Notes from a Japanese TV shoot

I saw a video the other day of a foreign YouTuber who quit Japanese TV and her comments reminded me of the one and thankfully only time I appeared on TV here. I wrote up the experience as Our Man in Abiko back in  March 2012. I repost the episode here for your enjoyment.

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So this is the story of how Our Man met a strange man next to the park toilets on a rainy Monday afternoon a month or so ago.

“Is this Abiko-san?”

Our Man, sitting on a rain-sodden bench where moments before the crew had booted off the hobos of Abiko with jokes that here was a Hollywood star, looks up from tapping away on his laptop that is not connected to the internet and exclaims, “Hello, nice to meet you!”

We shake hands.

We repeat this touching vignette three times, trying to capture the passion and surprise of that unsurprisingly unpassionate first meeting. Our Man gains a new appreciation for the hardworking members of the porn industry.

Then Our Man fake-tweets under the gazebo. And again. And again.

The camera crew re-adjusts and shoots us as we walk up the park path, Naito-san fake-talking to Our Man, Our Man fake-listening.

Of course, it’s Our Man’s fault he was at the park at all. Or he should say, it’s Our Woman’s fault. She, very sensibly, made it quite clear she didn’t want these interlopers interloping into our private lives. So that left the park.

Naito-san had tried his best to get into Our Man’s bunker with the six members of Asahi TV crew — him, the camera man, a sound boom guy, a young man who spoke good English, the interpreter and the driver (whom Our Man mistook for a rough sleeper  having a fag at one point).

“Abiko-san, you must understand it is raining and the park is no good, it would be much easier for all concerned if we just filmed at your house.”

He must have considered this a winning proposition, that any reasonable man would agree with, because that’s all he had.

“Nope, not on your life.”


“I like you, Naito-san, but I don’t sleep with you. I sleep with my wife. If I let you into my house, my wife will never sleep with me again, so no, not going to happen.”


This being Japan, however, Naito-san had thought ahead and booked us all a room. An unheated lobby on the 11th floor of the Chuo-Gakkuin University in Abiko.

So this is where I sat with coat off and hot charcoal packs in my back pockets.

“What pictures did you take on the day of the earthquake?”

Not many, there wasn’t much to see in my neighbourhood.

“What did your friends and family abroad say? Were they worried?”

Only the ones that watch TV. Our Man’s Old Man, who listens to radio, was only concerned when the reports of contaminated water made it back home. I told him we only gave the children bottled water and I try to stick to beer, so he wasn’t so concerned.

“How did you get your news?”

Through Twitter. Our Man did his usual schtick — we are all journalists now, he likes Twitter because you can broadcast your thoughts without having to clear them with a boss. Yadda, yadda, yadda. Naito-san sensibly didn’t pursue the logic of this, that if Twitter represented something honest, democratic and unfiltered, what we were engaged in was, fake, meaningless and just plain dirty.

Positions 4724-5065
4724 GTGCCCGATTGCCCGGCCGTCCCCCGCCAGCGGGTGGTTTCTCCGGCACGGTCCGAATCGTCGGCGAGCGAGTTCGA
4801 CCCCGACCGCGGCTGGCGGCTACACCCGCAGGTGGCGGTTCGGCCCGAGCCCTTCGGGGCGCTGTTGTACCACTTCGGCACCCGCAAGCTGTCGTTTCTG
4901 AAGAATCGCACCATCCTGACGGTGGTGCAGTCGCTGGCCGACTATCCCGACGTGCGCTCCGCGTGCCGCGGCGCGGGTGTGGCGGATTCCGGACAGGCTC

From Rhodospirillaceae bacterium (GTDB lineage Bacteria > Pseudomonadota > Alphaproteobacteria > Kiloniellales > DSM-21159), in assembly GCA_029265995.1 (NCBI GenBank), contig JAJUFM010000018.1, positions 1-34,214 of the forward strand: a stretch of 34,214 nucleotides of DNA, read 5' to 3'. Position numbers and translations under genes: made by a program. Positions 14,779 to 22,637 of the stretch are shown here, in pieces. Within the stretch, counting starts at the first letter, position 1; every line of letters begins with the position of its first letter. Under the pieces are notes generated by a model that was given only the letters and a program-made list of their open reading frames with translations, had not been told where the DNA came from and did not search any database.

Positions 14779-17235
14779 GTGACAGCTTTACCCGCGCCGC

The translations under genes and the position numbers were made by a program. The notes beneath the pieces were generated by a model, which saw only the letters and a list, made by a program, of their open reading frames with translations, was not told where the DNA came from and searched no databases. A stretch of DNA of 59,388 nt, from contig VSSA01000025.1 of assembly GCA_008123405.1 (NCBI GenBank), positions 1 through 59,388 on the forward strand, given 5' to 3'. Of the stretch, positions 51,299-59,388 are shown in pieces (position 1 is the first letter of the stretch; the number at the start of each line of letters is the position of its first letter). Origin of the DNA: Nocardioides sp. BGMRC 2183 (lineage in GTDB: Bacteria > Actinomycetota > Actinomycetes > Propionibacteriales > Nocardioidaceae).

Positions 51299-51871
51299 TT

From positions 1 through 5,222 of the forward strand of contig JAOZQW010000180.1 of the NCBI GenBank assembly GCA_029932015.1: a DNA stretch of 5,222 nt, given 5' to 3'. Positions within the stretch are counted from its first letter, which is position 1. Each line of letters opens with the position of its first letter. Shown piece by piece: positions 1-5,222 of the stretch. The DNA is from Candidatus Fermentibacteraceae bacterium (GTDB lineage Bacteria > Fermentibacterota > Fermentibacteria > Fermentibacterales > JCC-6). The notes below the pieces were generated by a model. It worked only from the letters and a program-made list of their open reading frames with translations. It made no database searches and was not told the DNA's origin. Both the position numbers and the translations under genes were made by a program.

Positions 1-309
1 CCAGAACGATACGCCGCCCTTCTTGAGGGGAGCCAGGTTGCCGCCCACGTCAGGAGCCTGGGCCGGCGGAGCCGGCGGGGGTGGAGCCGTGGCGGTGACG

“Can I see the original tweets from the day?”

If Our Man can find them.

“What about pictures from the day?”

Our Man just took one of kids wearing earthquake protection hats, they looked very cute.

“Let me see.”

Our Man found the picture on his blog in a minute. Then he re-enacted finding the picture on his blog.  Then did it again. Twenty minutes went by as Our Man fake-scrolled around his website looking at a fairly irrelevant picture. None of these kids suffered. None of these kids died or lost parents to the tsunami. Much to the disappointment to the TV folk, no doubt. But that’s the visual Our Man had for the TV.

Our Man wanted to point out the much more interesting posts he’d written, but he realised with dawning comprehension — these relied on words to impart their meaning, not pictures.

And this was TV, duhhh.

“How many followers do you have?”

As of right now, 2,257.

He maybe was accustomed to TV ratings, don’t know, but he was impressed.

“I’m impressed.”

“Don’t be.”

“Why not?”

“Half of those are just trying to sell me pornography.”

Later in the car back to the train station where Our Man had left his bicycle, Naito-san was curious.

“Does your wife really hate journalists? Did she use to work as one?” (because this would self-evidently explain her otherwise irrational hatred).

“No, no. She’s just married to me. But I think she has enough experience to know that too often journalists are alcoholics or divorced, or divorced alcoholics who never care about the people they report about.”


Naito-san was nonplussed. Our Man felt sorry for him, needed to lessen the blow. “Actually, she just likes her privacy and didn’t want strangers traipsing up and down the house.”

“Ah.” A rueful nod of agreement.

Five hours of Our Man’s life, whittled down to 15 seconds of screen time, right here. The day after the segment aired, Our Man was stopped in the street by his neighbour.

“Hey, were you on television? You wrote that book? I must buy it.”

The power of TV.

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